Each stage of the journey is important when carving jade.

Each stage of the journey is important when carving jade.

Practised throughout history, jade carving is a difficult task to master.

While modern tools have allowed more complex designs to be made and the art of crafting jade to become more efficient, carving today remains an intensely painstaking and exacting art form. Every piece crafted in our workshop is carved by hand, and finished by hand - there is no mass production. Our carvers appreciate the rarity and value of the stone they’re working, always taking extreme care not to waste any.

Seeking the stone

Sourcing jade is the first step in the carving process. Usually located in mountainous areas and rivers, jade can be difficult to distinguish from other rocks as oxidation leads to a brown or grey rind covering the surface of the stone. We've explored the world's sources of jade for over thirty years, searching out pieces that excite us. We make it our mission to actively source the finest quality jade, from every corner of the world - wherever it takes us.

Slabbing and grading

Once extracted from the wilderness, an experienced carver will cut the tough stone into manageable sizes using a large diamond-tipped drop saw. Reading a stone is one of the most important skills a carver can have as jade has a grain, just like wood. To ensure the stone keeps its strength and integrity, a carver must take great care to cut along the grain - otherwise pieces of the material will splinter away. Once cut, each slab is given a different grade based on the quality of the stone and inspected for flaws and cracks.

Elements of Designs

Each design is influenced by the raw material. An experienced carver will closely study a stone’s colour, clarity and patterning before the design process can begin. Once a template is sketched, the design is transferred onto the stone. Our carvers often edit their designs during this stage, to ensure they honour the jade by best utilising the stone - rather than trying to make the stone fit the design. Artists who progress beyond replica carving towards designing truly unique and progressive pieces of work must be able to sketch. This forms the foundation of an artist’s capabilities, yet it’s one part of the process that many carvers have yet to master.


With the design in place, straight lines are drawn as close as possible to the sketch, creating a rough shape to be cut out with a diamond-tipped trim saw. The small off-cuts from the stone are used to make smaller pendants, earrings and bracelets, ensuring no jade is wasted.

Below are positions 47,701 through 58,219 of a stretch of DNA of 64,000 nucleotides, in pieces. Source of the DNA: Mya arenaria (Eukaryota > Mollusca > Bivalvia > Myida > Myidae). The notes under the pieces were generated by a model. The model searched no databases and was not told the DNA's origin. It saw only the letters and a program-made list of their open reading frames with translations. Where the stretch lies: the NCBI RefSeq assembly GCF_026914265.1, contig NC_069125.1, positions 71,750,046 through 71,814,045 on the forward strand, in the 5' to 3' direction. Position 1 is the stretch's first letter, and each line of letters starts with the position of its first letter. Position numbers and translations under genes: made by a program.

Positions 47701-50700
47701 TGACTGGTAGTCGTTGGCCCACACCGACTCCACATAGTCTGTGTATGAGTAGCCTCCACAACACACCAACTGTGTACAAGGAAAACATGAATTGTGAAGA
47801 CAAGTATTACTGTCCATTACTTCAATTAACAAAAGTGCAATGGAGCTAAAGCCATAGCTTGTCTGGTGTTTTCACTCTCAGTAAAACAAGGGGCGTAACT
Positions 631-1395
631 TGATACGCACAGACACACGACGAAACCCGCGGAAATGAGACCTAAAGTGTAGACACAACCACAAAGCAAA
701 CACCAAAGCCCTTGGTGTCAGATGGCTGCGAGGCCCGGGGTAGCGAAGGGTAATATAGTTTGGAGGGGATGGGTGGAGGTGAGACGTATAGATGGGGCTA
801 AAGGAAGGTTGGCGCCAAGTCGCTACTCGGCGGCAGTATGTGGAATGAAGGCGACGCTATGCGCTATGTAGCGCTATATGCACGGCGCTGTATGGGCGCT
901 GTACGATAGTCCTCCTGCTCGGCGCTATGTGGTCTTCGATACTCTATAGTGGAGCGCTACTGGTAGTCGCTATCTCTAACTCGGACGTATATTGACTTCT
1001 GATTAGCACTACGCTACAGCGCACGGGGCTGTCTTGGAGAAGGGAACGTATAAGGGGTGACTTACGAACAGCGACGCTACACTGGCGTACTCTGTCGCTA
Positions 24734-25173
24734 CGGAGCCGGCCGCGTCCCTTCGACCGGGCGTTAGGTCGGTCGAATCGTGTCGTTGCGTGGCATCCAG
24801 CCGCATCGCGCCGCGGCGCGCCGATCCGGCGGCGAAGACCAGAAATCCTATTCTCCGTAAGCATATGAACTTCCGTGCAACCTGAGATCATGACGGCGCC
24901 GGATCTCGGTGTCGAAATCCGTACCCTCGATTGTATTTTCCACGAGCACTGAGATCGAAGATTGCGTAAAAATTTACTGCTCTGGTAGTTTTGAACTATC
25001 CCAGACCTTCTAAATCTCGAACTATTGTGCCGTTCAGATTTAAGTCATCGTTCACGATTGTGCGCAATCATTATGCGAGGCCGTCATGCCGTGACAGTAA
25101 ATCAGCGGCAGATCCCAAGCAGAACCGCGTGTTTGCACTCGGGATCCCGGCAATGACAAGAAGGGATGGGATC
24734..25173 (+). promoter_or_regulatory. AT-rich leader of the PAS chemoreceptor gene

Carvers then use the diamond-plated wheels on the grinder to remove the bulk of the stone around the design and begin shaping the piece. Maintaining the flow of the design during grinding requires great skill and experience.

The finer details

Regardless of whether artists are carving a classic design they’ve practiced many times or a new contemporary piece, patience and persistence are imperative. Carvers need to be meticulous, as jade is an unforgiving stone that readily showcases any scratches or nicks. A hand piece with an assortment of diamond-tipped tools is required for an artist to carve the finer, more intricate details, including removing the internal pieces of the stone that the grinder can’t reach.

Finishing the piece

Sanding is an essential part of the finishing process, removing scratches and cuts to create a smooth surface. Sanding machines are used for efficiency, but hand-sanding methods such as stropping are also used to achieve smooth edges in areas that machines cannot reach. In the final stage of the carving process, a carver will decide how they want to finish the piece by choosing a matte or gloss finish. To achieve a gloss finish, finer grades of abrasive are required and a leather wheel and diamond polishing compound are used.

Binding a pendant

There are many different binding techniques an artist can use to join their carving to a cord so it can be worn around the neck. In New Zealand, natural fibres from cabbage trees or flax were traditionally used for binding, but today waxed synthetic cord is most commonly used.